• The proportion of credit-card accounts entering “financial hardship” programs surged in April by 3.2%, to 14.7 million, credit-reporting agency TransUnion said Wednesday.
  • Auto loans notched a similar uptick, with 3.5%, or nearly three million accounts, falling into hardship status.
  • The government’s $2 trillion stimulus bill created some options for debt-addled Americans, but “banks and lenders are looking for further regulatory guidance” as fiscal aid dries up, TransUnion said.
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Millions of Americans are struggling to pay off debt as coronavirus-led economic fallout spreads further.

The share of credit-card accounts entering “financial hardship” status spiked to 3.2%, or 14.7 million accounts, in April, according to a new report from credit-reporting agency TransUnion. The proportion spiked higher in April from just 0.01% in March 2020 and 0.03% in the year-ago period.

Auto loans posted a similar slide into hardship, with 3.5%, or nearly three million accounts, unable to cover monthly payments last month.

About 2.7 million mortgages, or 5% of such loans, are currently in financial hardship, TransUnion said. Home loan delinquencies have dropped from their year-ago readings, though usage of forbearance programs could delay an uptick in defaults.

Relief programs including forbearance and deferment plans allow borrowers to delay some payments and prioritize which debts to pay off first. The government’s $2 trillion stimulus bill opened some options for those struggling with credit products, but Congress will likely need to act further, Matt Komos, vice president of research and consulting at TransUnion, said.

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“While these programs are providing consumers with temporary relief, banks and lenders are looking for further regulatory guidance as to what next steps should be taken once stimulus packages dry up,” he said in the Wednesday report.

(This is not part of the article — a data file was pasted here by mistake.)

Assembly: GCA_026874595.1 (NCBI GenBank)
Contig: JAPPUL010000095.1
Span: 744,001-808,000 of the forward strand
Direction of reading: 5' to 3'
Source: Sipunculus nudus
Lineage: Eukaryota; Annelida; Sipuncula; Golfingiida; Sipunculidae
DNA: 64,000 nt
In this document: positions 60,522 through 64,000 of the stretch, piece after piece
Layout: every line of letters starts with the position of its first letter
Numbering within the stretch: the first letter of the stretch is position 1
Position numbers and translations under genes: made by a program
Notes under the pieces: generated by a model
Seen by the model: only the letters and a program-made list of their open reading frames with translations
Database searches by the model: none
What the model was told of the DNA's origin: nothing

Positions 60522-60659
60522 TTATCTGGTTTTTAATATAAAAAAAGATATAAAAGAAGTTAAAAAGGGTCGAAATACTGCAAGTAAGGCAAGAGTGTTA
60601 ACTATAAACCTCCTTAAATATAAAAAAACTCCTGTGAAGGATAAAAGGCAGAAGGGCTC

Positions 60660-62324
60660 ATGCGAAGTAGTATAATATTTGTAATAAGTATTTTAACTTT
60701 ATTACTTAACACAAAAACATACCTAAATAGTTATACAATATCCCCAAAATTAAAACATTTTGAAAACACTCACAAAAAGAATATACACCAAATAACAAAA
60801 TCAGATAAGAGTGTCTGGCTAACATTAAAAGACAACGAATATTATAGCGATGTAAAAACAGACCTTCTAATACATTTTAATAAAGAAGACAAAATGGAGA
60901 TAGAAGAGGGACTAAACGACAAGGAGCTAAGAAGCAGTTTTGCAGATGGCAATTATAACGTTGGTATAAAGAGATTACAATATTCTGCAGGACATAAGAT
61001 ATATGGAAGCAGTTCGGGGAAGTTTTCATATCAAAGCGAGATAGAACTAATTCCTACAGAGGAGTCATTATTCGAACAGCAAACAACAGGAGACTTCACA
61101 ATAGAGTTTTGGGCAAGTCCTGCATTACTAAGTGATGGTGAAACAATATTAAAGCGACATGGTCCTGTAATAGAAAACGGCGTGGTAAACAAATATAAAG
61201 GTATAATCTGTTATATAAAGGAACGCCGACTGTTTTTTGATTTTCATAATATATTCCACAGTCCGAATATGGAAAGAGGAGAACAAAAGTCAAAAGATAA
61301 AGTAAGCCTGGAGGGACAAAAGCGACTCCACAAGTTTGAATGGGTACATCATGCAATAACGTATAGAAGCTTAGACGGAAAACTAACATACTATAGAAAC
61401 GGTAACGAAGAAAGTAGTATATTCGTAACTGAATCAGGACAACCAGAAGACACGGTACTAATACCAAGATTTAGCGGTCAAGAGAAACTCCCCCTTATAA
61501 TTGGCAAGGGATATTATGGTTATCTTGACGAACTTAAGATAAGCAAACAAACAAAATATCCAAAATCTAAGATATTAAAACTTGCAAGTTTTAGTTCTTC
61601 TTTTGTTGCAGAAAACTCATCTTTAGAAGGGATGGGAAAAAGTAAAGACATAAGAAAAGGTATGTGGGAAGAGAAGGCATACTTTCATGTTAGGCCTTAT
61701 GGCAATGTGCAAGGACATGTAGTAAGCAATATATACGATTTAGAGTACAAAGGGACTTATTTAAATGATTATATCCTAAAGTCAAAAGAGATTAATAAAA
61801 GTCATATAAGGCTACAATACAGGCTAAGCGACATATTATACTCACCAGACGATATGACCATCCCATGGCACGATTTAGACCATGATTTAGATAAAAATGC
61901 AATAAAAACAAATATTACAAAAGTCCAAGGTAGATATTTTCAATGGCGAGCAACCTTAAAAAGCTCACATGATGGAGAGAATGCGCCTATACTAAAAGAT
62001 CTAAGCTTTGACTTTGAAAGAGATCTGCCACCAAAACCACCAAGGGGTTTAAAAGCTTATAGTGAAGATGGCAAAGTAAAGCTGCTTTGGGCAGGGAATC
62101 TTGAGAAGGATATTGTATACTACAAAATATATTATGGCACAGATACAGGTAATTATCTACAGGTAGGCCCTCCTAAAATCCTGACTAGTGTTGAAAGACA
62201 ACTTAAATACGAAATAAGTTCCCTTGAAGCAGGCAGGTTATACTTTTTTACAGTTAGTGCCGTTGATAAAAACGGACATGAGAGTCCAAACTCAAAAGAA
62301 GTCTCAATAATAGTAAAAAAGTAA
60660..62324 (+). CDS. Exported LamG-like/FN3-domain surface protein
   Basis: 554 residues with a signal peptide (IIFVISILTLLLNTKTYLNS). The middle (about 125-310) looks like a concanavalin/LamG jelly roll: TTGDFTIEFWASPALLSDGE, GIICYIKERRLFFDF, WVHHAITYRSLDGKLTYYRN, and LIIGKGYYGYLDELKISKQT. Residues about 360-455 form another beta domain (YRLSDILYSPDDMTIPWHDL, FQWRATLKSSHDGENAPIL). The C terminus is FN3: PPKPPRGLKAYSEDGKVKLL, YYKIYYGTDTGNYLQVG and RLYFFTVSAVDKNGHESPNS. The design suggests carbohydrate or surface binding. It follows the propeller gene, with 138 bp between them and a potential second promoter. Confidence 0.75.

While the coronavirus pandemic first emerged as a supply-chain issue for global producers, it’s quickly emerged as the biggest economic threat in nearly a century. Soaring unemployment left more Americans less able to make monthly interest payments, and a years-long trend in increased borrowing stands to exacerbate the problem.

The average credit card debt per borrower reached $5,653 in the first quarter, up nearly $100 from the year-ago period, according to TransUnion. Delinquency rates and the gross number of credit cards have also jumped from the first quarter of 2019.

Borrowers aren’t without help. Several lenders have offered free forbearance options for loans and credit cards in the wake of the US outbreak. Yet the short-term solution places pressure on lenders and risks a wave of defaults once deadlines are reinstated.

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